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From The Desk Of Senator Jack Martins: May 1, 2014

The Heroin Highway

I ask any parent reading this column to read it all the way through.

Don’t put it down and think it doesn’t pertain to you, because it does. And if it makes you uncomfortable, that’s great. If we’re lucky, a little discomfort now will spare you a lot of heartache in the future.

We Long Islanders have an immense problem on our hands which, if it hasn’t already, will make its way onto your personal radar soon. The problem is heroin and all indicators point to Long Island being the regional epicenter of a growing epidemic. So much so that experts have unofficially dubbed the Long Island Expressway the “Heroin Highway.”

While heroin used to be considered primarily an urban problem of street addicts, it has now crossed over into all kinds of communities, especially here.  

Several factors contribute to this trend. There’s been a dramatic decrease of prescription opioids on the black market. The bad news is that the scientific principle that “nature abhors a vacuum” is holding true. In this case, it’s being filled by heroin, one of the world’s most dangerously addictive drugs. When you add the fact that this stuff is readily available and cheaper than a pack of cigarettes, it spells disaster.

How bad is it?

• Heroin killed 121 people in Long Island in 2012 and at least 120 last year — the two highest totals ever recorded. (By comparison, there were 23 DWI deaths in Nassau County last year.)

• In Nassau County alone there were more than 821 non-fatal heroin and opiate overdoses in 2013.

• Worse still: Nassau police recorded 500 heroin arrests in 2013, more than double the 228 arrests in 2011

• Long Island addiction experts are counseling users as young as 12 years old.

As shocking as those numbers are, statistics tend to roll right out of our minds after we read them. As human beings it’s usually personal stories that alarm us. As a member of the Joint Task Force on Heroin and Opioid Addiction, I’ve heard the painful testimony of young addicts and heartbroken parents alike. It absolutely scares the hell out of me and it should scare you too. As I write this column I have an official police breakdown of these fatalities in front of me. There’s not one neighborhood in Nassau County – not one – that has emerged unscathed.  Neighbors everywhere are working through the harsh reality of addiction, overdoses, and so many are burying their dead.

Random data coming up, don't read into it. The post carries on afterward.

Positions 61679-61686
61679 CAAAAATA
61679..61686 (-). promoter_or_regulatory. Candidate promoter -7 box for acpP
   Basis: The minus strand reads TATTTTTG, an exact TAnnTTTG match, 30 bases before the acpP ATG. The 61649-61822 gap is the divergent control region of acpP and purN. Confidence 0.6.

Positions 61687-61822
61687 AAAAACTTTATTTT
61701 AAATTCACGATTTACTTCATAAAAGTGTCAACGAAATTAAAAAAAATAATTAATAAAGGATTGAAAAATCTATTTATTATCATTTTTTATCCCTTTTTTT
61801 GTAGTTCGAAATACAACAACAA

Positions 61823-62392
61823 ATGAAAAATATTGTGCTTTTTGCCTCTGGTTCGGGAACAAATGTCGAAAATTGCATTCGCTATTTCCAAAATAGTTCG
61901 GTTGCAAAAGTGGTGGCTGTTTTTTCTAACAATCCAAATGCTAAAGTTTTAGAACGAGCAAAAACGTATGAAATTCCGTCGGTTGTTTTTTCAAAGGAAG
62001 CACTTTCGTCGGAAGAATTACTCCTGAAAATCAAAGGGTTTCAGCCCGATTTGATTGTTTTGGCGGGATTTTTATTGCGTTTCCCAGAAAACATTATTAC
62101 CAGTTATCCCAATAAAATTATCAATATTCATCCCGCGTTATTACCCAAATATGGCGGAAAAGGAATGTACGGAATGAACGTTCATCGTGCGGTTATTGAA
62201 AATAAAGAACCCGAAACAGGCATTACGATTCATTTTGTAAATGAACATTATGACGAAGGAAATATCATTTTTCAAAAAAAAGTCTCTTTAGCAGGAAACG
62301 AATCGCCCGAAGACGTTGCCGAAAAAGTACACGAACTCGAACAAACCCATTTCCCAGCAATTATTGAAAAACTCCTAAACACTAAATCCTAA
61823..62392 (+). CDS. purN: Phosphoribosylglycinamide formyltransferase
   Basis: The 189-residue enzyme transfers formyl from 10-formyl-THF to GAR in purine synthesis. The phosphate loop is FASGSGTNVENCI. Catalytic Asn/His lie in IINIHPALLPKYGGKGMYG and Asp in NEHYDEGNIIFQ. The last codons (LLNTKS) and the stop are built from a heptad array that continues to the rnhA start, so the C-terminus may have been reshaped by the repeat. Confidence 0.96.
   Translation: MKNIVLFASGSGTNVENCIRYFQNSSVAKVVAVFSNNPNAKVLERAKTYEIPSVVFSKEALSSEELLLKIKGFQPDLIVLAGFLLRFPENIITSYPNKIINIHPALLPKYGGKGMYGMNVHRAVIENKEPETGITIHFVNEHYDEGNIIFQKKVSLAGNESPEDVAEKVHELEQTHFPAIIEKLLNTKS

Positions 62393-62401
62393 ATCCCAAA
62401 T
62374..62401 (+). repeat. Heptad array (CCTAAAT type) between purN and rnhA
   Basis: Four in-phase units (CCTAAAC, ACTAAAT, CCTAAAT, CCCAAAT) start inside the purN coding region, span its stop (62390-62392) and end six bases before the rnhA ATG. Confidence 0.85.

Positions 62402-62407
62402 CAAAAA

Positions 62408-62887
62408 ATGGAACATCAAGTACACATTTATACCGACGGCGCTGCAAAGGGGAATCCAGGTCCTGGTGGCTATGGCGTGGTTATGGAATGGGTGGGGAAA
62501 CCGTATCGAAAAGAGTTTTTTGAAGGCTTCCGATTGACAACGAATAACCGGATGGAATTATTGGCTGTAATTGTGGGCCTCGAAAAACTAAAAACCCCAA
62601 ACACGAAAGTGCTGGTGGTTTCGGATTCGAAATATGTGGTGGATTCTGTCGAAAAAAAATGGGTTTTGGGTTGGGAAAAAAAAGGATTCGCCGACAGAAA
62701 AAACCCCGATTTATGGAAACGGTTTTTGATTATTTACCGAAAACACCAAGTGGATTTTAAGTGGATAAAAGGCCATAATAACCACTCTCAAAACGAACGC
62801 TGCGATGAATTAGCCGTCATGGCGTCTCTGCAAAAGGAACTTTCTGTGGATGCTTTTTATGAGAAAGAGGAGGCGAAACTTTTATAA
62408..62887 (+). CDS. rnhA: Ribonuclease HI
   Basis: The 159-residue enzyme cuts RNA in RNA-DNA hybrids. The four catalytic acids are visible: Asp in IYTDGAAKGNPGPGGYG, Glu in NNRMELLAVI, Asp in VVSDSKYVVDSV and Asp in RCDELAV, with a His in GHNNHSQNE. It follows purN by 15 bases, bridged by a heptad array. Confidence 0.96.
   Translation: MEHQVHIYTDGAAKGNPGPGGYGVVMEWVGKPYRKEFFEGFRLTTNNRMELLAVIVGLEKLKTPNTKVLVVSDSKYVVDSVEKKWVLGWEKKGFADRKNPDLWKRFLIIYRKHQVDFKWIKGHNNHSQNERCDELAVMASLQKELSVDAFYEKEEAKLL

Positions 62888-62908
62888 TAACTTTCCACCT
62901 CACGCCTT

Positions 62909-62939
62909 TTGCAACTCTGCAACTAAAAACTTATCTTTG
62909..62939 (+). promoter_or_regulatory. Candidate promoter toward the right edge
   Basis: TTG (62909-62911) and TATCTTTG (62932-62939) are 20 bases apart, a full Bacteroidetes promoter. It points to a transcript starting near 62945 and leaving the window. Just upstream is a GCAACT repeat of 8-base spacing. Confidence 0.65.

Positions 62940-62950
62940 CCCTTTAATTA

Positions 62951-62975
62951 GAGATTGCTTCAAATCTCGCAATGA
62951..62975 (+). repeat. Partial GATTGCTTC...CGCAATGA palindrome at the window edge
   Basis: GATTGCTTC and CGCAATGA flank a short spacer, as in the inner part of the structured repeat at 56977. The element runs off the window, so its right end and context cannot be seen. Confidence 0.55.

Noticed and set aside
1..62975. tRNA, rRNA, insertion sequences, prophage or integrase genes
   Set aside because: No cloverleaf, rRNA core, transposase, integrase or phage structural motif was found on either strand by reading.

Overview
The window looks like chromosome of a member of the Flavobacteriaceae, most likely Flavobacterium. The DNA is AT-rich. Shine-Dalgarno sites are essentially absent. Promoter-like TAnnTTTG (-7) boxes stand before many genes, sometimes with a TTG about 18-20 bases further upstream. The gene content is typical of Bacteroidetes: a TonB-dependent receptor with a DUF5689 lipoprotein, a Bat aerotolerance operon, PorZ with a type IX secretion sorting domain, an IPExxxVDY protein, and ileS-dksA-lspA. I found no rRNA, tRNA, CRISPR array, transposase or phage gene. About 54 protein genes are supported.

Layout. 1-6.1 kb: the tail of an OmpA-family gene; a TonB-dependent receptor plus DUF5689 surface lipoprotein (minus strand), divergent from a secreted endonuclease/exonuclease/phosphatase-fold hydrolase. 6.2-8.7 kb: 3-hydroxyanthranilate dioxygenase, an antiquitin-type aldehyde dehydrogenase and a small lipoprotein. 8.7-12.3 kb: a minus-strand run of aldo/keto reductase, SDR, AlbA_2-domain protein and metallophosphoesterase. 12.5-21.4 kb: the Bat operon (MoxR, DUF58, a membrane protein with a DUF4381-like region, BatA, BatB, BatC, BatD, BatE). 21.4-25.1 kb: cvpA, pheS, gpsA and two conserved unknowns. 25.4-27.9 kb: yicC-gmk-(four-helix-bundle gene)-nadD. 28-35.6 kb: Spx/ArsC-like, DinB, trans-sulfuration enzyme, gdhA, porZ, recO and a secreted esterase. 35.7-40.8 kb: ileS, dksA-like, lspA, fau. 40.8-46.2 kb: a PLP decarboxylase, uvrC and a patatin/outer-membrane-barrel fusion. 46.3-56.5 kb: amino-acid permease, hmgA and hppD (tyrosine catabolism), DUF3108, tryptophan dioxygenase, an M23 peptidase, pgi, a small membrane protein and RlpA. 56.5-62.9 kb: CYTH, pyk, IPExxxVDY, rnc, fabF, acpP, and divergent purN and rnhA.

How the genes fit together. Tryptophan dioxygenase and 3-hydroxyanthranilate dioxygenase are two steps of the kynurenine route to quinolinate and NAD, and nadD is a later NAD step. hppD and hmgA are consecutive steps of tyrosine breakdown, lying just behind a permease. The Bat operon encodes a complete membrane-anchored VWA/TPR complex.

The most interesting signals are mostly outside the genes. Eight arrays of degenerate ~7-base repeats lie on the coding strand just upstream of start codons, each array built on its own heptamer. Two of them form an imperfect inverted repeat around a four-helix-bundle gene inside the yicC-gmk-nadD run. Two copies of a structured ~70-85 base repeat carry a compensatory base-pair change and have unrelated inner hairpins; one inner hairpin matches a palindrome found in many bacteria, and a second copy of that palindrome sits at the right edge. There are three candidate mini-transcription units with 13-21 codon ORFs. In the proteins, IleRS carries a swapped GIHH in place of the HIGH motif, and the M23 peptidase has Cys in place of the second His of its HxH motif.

Nobody knows why this is happening to our kids.  Some young addicts say they experimented with heroin because there was simply not enough for them to do. But I can’t help but wonder what emotional void our kids are trying to fill. These are good kids – straight A students, athletes, cheerleaders – from good, hardworking families and yet, here we are. It could happen to any of us.

We’re working on ways to combat this scourge. We fought back on prescription drugs and we’ll find a way to fight heroin addiction too.

But I beg of you, not as your Senator but as a fellow parent, please, please, pay careful attention to your kids and the company they keep.  No lawmaker, police officer, or counselor loves them more or knows them better than you do. And for your own sake, have the “drug talk” and keep on having it. Ask them outright about heroin usage among their peers. It’s uncomfortable, but “an ounce of prevention is worth a pound of cure.” A few moments of awkwardness now just might save you from a heartache that never ends.

If you or a loved one needs help, or even if you suspect a problem, don’t wait. It will not go away on its own. Make the call to the Long Island Council on Alcoholism and Drug Dependence at (516) 747-2606 or the Long Island Crisis Center’s 24/7 hotline at (516) 679-1111.

News

Old classmates reignited friendships and shared memories of their teenage years as the Hicksville High School Class of 1964 came together recently to celebrate their 50th reunion at the Holiday Inn in Plainview.

Among the attendees was Bob Cheeseman who met his wife, Lorraine (Kirwan) in middle school. They were serious throughout high school and married soon after. Bob said, “I enlisted in high school and went into the Air Force. I did 30 years active Air Force and another 15 after that. I retired in 2010 as a Brigadier General. After I retired, my wife received a certificate from the Governor of Texas and was designated a Yellow Rose of Texas.”

The Common Core results are in and overall the district performed reasonably well according to Assistant Superintendent of Curriculum & Instruction, Marianne Litzman at Sept. 17's school board meeting.

“The students in grades 3-8 performed wonderfully in some areas but there were also some challenges,” said Litzman. “Overall as a district we performed above average for the County and State levels.”


Sports

It seemed to happen in an instant.

Hicksville forward Michael Osmundsen was touching the ball past Kellenburg goalkeeper Jack Abuin to slot the ball into an empty net to score the lone goal in the non-league 1-0 victory over the Firebirds.

It’s nothing short of what Comets boys soccer head coach Scott Starkey would expect. He described his forward as “very explosive, fast and he’s not just fast — he’s tenacious.”

This November, Hicksville resident Marlo Signoracci will head to Florida for Ironman, a demanding, long-distance triathlon that includes biking, running and swimming. Here, she shares her story as she prepares for one of the most physically challenging athletic events out there.

 

If it doesn’t challenge you, it doesn’t change you! 


Calendar

Bingo

September 26

Arts and Crafts

September 27

Adult Education Classes Begin

September 29



Columns

1959: The Year The Music Stopped Playing
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Yellow Margarine And A Pitch For The Ages
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